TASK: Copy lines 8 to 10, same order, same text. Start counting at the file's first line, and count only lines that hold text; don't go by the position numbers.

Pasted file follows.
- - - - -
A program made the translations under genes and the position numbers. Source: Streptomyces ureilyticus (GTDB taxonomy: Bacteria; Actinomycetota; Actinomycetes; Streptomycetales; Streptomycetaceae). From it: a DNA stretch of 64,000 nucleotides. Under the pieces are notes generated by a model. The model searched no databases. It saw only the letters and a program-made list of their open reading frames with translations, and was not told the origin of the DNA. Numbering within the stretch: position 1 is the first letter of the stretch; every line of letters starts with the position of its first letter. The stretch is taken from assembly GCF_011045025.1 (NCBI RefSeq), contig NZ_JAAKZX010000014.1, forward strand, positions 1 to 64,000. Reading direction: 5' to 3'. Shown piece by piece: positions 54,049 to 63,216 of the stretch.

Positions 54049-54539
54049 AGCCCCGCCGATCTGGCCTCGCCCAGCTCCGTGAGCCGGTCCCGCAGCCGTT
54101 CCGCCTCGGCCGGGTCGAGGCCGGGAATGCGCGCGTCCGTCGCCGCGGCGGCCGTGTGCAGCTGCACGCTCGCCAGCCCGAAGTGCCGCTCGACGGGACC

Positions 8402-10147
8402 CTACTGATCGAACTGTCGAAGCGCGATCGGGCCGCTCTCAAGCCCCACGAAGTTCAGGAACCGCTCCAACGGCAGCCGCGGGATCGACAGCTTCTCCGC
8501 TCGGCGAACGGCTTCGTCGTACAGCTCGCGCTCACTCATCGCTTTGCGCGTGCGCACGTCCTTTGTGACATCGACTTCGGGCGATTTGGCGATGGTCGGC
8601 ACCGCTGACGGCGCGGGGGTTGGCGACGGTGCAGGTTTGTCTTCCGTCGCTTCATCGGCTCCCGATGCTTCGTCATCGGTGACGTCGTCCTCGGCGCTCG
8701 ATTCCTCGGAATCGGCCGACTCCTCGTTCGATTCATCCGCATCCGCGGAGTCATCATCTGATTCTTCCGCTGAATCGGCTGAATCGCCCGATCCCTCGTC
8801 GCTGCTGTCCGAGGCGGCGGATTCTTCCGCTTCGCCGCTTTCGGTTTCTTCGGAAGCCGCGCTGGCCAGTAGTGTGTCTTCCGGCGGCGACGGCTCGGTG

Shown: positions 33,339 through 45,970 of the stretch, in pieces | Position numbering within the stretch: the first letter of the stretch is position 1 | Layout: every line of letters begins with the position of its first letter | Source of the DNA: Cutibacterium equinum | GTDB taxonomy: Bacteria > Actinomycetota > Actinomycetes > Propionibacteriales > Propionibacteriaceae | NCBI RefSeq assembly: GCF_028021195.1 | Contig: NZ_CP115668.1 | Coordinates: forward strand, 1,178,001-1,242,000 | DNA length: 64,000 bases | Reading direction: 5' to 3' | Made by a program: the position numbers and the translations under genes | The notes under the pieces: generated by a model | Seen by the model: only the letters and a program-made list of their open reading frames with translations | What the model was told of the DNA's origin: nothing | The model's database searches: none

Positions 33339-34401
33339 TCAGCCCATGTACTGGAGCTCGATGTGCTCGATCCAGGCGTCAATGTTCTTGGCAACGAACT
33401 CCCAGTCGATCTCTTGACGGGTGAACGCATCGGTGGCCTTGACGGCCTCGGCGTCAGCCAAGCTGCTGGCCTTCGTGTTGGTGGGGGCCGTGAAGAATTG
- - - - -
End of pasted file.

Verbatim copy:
8601 ACCGCTGACGGCGCGGGGGTTGGCGACGGTGCAGGTTTGTCTTCCGTCGCTTCATCGGCTCCCGATGCTTCGTCATCGGTGACGTCGTCCTCGGCGCTCG
8701 ATTCCTCGGAATCGGCCGACTCCTCGTTCGATTCATCCGCATCCGCGGAGTCATCATCTGATTCTTCCGCTGAATCGGCTGAATCGCCCGATCCCTCGTC
8801 GCTGCTGTCCGAGGCGGCGGATTCTTCCGCTTCGCCGCTTTCGGTTTCTTCGGAAGCCGCGCTGGCCAGTAGTGTGTCTTCCGGCGGCGACGGCTCGGTG